3. Uncover avenues for professional growth. Many new startups don’t invest resources in opportunities for professional development. This makes it difficult when they scale quickly because leaders aren’t properly trained to assume their expanding role. The number one reason why people leave an organization is because they don’t feel they have strong mentorship by their direct manager. Attrition can be greatly reduced if startups help train their people to be strong mentors from the very beginning. With this in mind, it’s important you ask questions about how a startup invests in the development of its people. You want to look for a place where you can learn not just your day-to-day job, but where you’re challenged and provided the right training to take on new responsibilities. This is a sign that your leaders are also receiving training as well. It’s a way to ensure the company is shaping leaders who can adapt to the changing demands of the business. It’s a way to ensure that your leaders don’t just care about their own future, but yours as well.

    As you assess your options and market yourself to different startups, don’t forget to look past the shiny lettering and bright lights. You need to make sure that wherever you end up is a culture fit with structure growth opportunity. Ask questions and do your research, and I promise you’ll be able to find the right startup to move forward in your career.


    Newspaper / Funding Opportunity of BVCL
    « on: April 04, 2018, 01:43:25 PM »
    Take your business into the next level

    Funding Opportunity

    Amazing Opportunity to grow your business with Bangladesh Venture Capital Limited

    Bangladesh Venture Capital Ltd is looking for scalable business for investment. If you want to scale up existing startup business, expand business or want to start a new innovative business, please submit your business proposal considering following points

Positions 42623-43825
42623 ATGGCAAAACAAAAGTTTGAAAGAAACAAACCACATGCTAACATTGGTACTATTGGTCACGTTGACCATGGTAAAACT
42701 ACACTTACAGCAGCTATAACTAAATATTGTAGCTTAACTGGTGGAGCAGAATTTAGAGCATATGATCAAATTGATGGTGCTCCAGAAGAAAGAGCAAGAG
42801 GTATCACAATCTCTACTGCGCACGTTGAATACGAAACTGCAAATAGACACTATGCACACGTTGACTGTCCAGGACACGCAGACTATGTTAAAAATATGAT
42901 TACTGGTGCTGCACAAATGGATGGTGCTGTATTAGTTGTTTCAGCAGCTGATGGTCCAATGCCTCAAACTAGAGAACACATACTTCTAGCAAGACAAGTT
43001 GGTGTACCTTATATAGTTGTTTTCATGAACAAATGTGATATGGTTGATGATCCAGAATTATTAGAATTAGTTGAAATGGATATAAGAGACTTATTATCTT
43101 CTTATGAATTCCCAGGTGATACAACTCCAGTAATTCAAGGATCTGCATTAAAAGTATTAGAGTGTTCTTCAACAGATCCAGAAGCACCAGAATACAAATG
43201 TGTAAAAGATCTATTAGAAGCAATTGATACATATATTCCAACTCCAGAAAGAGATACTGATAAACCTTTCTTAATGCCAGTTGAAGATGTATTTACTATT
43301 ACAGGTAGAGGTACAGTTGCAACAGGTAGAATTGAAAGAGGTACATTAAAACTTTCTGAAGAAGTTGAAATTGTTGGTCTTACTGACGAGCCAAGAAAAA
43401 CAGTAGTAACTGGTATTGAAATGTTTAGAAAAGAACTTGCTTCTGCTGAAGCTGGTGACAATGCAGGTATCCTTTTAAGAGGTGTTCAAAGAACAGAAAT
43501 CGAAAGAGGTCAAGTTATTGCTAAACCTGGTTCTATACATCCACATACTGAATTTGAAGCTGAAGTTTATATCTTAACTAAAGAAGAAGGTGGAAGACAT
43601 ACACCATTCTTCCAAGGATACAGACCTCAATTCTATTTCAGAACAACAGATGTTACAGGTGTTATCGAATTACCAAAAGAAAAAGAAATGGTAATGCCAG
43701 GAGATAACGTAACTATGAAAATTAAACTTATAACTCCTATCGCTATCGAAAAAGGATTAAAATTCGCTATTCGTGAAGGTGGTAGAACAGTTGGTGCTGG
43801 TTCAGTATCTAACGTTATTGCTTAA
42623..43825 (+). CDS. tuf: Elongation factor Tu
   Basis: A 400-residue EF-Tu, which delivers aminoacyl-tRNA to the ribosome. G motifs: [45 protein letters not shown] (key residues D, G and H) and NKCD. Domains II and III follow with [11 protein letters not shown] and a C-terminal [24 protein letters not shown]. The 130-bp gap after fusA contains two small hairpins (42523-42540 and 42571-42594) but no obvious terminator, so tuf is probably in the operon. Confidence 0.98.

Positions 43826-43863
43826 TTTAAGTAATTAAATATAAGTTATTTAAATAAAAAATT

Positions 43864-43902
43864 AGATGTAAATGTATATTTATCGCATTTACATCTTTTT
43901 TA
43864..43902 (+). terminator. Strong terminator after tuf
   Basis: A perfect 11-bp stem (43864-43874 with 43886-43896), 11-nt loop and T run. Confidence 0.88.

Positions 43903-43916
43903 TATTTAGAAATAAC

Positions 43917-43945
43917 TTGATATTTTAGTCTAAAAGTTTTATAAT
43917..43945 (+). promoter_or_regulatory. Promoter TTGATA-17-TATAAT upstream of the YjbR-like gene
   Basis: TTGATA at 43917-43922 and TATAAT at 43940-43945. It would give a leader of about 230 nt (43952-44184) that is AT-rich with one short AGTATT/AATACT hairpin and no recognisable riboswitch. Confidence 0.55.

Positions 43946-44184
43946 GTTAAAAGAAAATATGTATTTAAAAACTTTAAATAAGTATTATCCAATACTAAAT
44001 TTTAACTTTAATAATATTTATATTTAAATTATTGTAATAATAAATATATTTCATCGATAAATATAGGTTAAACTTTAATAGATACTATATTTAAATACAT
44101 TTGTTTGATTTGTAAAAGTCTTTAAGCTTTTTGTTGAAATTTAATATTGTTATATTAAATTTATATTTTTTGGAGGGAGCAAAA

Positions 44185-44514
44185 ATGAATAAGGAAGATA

1. What makes your investment proposal an attractive investment opportunity?
    2. How much money is needed, and how will it be used?
    3. What will be the return on investment (ROI) and when?

    1. Business has to be located in Bangladesh
    2. Experienced management team
    3. Working prototype and final products
    4. Established revenue model
    5. Rapid growth potential
    6. Good financial and operational structure
    7. No financial liability with the Bank
    8. Solid business experiences

    Priority Sectors:
    1. ICT
    2. Agri tech
    3. Tourism & Lifestyle
    4. Health and Services
    5. Education
    6. Fintech

    Deadline: April 30, 2018

    Apply online:

    Contact Address:
    Bangladesh Venture Capital Ltd.
    Daffodil Business Incubator Building, Level-04
    105, Shukrabad, Mirpur Road, Dhaka-1207
    Cell: +8801713-493016, +8801811-458880
    Email :

    MOU/MOA / Confidentiality Periods in Non-Disclosure Agreements
    « on: March 27, 2018, 05:02:14 PM »
    Confidentiality Periods in Non-Disclosure Agreements

    MOU/MOA / Non-Disclosure Agreement Template (General)
    « on: March 27, 2018, 05:01:13 PM »
    Non-Disclosure Agreement Template (General)

    MOU/MOA / What You Need to Know About Non-Disclosure Agreements
    « on: March 27, 2018, 05:00:05 PM »
    What You Need to Know About Non-Disclosure Agreements

    MOU/MOA / How to Write a Standard NDA
    « on: March 27, 2018, 04:59:22 PM »
    How to Write a Standard NDA

    Pages: [1] 2 3 ... 6